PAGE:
Studies from his group have shown that the more generous and moral among us are most likely to pass along rumors about untrustworthy people, and they report doing so because they are concerned about helping others. They call this type of gossip “prosocial gossip” because it serves to warn others — which has the effect of lowering overall exploitation in groups, Willer says. “A lot of gossip is driven by concern for others and has positive, social effects.”
Here’s how to make sure you’re gossiping in a responsible, trustworthy way:
1. Think Twice Before You Do It
Whether you’re gossiping in a responsible way or not is all a matter of when you’re doing it and with whom you’re sharing the information. Are you stabbing someone in the back by telling that story? Is that news going to stop something bad from happening?
2. Don’t Gossip for Personal Gain
If you’re doing it for your own personal gain, don’t; it’s probably not doing anyone any favors. “The form of gossip we’ve found beneficial is negative gossip about people who have behaved in an antisocial way,” Willer says.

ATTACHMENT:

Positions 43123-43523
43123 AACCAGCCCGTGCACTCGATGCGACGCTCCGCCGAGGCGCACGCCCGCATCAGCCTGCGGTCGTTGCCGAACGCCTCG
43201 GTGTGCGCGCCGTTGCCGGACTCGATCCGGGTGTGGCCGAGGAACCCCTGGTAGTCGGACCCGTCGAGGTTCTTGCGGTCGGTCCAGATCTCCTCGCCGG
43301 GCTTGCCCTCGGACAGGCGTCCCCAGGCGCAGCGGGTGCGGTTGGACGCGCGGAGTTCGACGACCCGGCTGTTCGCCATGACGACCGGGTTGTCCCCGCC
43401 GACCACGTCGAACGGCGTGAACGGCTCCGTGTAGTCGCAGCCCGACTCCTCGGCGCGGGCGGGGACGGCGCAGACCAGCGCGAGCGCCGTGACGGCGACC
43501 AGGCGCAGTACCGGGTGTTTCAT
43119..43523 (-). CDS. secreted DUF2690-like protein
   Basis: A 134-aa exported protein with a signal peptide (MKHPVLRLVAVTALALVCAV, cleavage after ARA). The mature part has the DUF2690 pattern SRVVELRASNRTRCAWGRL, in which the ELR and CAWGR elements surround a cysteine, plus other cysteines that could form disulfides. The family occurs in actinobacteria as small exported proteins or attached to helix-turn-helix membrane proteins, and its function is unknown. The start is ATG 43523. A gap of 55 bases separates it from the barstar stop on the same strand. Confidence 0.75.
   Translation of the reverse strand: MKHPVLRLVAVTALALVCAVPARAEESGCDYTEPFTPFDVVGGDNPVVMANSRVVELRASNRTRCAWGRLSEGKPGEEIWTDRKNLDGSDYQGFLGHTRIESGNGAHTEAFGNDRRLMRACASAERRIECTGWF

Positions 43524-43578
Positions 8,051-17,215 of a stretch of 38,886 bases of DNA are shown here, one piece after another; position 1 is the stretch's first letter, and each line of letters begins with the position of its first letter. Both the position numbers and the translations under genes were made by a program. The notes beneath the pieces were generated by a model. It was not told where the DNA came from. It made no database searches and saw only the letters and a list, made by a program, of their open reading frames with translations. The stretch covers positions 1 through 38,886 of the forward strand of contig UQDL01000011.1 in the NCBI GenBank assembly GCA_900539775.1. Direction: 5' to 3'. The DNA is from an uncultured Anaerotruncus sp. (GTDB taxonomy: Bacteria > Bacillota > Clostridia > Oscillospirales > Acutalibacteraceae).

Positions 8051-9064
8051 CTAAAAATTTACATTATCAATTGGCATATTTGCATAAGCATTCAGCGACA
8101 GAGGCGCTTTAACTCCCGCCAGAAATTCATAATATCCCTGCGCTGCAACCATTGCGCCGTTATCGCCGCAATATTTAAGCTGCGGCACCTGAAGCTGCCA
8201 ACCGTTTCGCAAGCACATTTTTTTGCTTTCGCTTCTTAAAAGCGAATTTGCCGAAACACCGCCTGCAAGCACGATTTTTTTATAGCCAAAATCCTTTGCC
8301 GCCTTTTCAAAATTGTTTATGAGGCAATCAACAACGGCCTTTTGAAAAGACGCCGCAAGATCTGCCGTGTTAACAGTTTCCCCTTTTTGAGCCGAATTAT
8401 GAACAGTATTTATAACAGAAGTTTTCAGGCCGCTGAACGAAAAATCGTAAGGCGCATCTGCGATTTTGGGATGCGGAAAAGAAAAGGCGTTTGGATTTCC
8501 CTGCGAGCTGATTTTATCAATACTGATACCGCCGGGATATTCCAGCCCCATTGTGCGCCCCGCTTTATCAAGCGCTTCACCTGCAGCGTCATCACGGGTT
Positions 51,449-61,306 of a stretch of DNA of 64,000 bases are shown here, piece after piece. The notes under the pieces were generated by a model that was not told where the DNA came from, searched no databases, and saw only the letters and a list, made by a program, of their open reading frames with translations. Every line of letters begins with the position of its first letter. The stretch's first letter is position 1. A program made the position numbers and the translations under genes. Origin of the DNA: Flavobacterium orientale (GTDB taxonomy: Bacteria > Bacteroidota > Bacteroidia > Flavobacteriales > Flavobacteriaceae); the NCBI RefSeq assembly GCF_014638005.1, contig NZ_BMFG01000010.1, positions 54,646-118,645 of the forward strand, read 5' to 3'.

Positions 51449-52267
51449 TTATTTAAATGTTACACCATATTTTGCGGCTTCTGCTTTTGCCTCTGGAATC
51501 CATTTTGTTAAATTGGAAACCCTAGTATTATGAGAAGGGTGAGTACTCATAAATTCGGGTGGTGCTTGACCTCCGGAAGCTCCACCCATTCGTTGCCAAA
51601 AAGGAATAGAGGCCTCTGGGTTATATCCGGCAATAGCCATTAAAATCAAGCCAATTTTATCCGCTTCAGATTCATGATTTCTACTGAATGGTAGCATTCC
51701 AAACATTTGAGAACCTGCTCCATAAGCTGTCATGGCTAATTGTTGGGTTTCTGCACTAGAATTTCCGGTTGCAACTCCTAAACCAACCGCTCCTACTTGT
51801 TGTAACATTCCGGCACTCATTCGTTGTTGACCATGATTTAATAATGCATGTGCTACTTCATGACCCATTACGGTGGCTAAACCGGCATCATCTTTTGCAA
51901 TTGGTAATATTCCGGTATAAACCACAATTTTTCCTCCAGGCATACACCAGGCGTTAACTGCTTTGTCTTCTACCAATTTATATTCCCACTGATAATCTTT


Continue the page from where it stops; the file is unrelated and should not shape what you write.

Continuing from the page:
3. Don’t Distort Information
Tell it like it is. Leave the exaggeration at the door, Willer says. “People often exaggerate what they pass on to make a better or more coherent story — or to justify why they are speaking about someone.” That’s not a responsible way of sharing information. Gossip doesn’t do a lot of good if its informational content is unreliable.
Despite multiple studies that reveal an upside to gossip, negative opinions about gossip are resistant to change.
Whether it’s workplace chatter, the sharing of family news or group texts between friends, it’s inevitable that everyone who talks, talks about other people. And that’s OK if we first ask ourselves: Is it true? Is it good? Is it useful?
You may not be able to always answer “yes” to all 3 questions, but always do your best. Some days are better than others.
To sum it up gossip is light talk about a person that may or may not be true but is often public knowledge, most often about family, friends and coworkers. Slander, on the other hand, are outright lies about a person’s actions or character and can seriously harm their reputation. It is good to remember that even though gossip is not illegal it can hurt a person’s feelings and reputation as well as damage relationships.
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… if you utter worthy, not worthless, words,
you will be my spokesman….(Jeremiah 15:19)
Do not let any unwholesome talk come out of your mouths, but only what is helpful for building others up according to their needs, that it may benefit those who listen. (Eph 4:29)
“The Truth About Gossip” by Mark Travers Ph.D.
“Gossip Is a Social Skill, Not a Character Flaw” by Frank T. McAndrew Ph.D.
“Good News about Gossip” by Megan Robbins Ph.D.
“The Science Behind Why People Gossip—and When It Can be a Good Thing” by Sophia Gottfried
“Psychologist Say Gossiping is a Social Skill. Here’s How to Know if You are Doing It Right” By Sarah DiGiulio